Thoughts on the American Church / part 3

church blog series

In conclusion to last week’s discussion on the American church, here are Lizzy’s closing thoughts on the subject…


Great thoughts, Courtney! I like your words, “I’ve never encountered the church he’s describing.” I wish I could agree absolutely, but I don’t think I can. Daniel was kind enough to give us an updated blog post which you readers see here, shortened for the purpose of NOTW’s post. One idea I resonated with from his original, however, is the phrasing that the church “lost” him. Every TCK can come up with a list of the American church’s grievances that rub him or her the wrong way. Churchgoing in the US is just gruelingly hard for us. It presents each of us uprooted, adjusting teens with a unique set of challenges. In fact I believe Satan is often the one presenting those challenges, trying to drive us away from the American church–a body that creates an environment so unlike any we’ve known and yet is crucial to us fulfilling our individual callings in America.

Daniel’s post made me stop and think how the church has lost me. Rich white people? Materialism? Inwardly focused? Oh yes! I don’t want to believe those things of the entire church but I most obviously do! I don’t blame monocultural churches–diversity requires a lot of creativity, and giving, courage. And I can know that though there are most definitely great numbers of rich white families who are the best lovers of and walkers with God and I’ll still hate the image of Christian wealth. Heck, I could get rich, go to church, and still feel uncomfortable with other wealthy whites. Let my hypocrisy be revealed, that Satan’s victories in my heart be exposed!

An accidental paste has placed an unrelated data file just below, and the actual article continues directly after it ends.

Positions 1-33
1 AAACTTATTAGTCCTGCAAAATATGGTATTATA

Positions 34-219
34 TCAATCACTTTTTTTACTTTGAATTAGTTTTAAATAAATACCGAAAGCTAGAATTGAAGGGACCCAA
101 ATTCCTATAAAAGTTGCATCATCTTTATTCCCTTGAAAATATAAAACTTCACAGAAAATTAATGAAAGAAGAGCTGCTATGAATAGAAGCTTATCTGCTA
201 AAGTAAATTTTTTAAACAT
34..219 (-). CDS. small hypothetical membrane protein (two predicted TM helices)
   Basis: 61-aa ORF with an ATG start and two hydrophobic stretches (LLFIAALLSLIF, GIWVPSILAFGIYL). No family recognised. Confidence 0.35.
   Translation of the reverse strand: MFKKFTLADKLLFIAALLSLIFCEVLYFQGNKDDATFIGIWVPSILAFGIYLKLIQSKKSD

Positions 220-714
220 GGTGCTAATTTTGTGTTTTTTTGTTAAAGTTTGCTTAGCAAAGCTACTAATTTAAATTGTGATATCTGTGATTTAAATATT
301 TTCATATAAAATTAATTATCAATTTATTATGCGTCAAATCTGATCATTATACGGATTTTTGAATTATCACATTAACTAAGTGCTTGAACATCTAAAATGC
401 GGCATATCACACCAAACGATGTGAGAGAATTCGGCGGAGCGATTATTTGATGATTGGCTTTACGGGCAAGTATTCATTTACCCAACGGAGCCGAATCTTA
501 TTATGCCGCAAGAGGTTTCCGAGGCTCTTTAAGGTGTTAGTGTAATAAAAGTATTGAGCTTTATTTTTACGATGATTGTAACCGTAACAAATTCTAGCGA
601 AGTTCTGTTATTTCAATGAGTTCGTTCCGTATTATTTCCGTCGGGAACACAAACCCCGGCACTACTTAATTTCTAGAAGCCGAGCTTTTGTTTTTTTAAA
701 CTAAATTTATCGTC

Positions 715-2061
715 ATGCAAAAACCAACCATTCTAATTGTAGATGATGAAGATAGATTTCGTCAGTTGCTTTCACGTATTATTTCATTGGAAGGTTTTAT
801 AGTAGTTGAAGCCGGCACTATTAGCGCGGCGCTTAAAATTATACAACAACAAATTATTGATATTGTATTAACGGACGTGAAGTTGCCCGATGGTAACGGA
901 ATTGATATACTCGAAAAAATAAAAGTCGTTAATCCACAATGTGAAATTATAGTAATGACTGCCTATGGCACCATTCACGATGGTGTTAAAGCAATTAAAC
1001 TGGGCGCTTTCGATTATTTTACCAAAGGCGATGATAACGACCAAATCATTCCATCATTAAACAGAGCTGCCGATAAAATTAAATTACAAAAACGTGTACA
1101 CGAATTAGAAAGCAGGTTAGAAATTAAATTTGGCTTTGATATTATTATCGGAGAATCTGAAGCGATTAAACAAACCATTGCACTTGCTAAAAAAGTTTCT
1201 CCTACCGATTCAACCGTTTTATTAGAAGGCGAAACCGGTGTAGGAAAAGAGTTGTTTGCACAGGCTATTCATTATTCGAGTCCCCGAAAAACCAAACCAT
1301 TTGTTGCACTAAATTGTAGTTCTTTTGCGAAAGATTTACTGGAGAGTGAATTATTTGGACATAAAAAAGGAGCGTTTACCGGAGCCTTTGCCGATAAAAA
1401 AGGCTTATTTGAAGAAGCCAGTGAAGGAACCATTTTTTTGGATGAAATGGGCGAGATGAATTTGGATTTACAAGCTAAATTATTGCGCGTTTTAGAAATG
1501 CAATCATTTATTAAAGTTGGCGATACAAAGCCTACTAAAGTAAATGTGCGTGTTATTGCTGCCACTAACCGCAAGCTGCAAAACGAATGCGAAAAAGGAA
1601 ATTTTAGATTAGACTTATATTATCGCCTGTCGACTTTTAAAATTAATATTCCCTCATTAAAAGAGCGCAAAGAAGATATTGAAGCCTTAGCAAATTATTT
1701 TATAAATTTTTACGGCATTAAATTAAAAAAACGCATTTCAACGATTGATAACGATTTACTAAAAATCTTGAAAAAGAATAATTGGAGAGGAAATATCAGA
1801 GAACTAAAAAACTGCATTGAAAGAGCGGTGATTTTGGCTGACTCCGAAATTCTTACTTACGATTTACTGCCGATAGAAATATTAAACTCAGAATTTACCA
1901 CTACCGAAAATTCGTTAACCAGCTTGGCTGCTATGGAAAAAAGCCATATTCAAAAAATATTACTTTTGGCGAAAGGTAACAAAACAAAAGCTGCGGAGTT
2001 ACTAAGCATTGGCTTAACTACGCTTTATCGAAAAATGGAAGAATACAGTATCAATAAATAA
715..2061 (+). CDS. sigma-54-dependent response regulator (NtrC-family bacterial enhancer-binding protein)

I moved to the States two and a half years ago, to a good sized town that locals might call a city. The town is operating off of a big church planting revival period about ten years ago, and rich fruit has been born. I tried out churches for the first six months, quickly realizing there would be nothing quite like the loving international fellowship I’d left in East Asia, that met in a dirty shopping mall and represented over 160 countries. I was also astounded and a little disappointed by how long my list of criteria was for choosing a church. When my family decided to settle in one fellowship I went with them, but I wasn’t fully satisfied. When discussing spiritual subjects with my art teacher at school, I couldn’t honestly recommend him to attend my church, since what he felt would bring him back to the faith– a church of deeply sincere people, contemporary but art-filled music, diversity and a casual, accepting atmosphere–was what I was still looking for.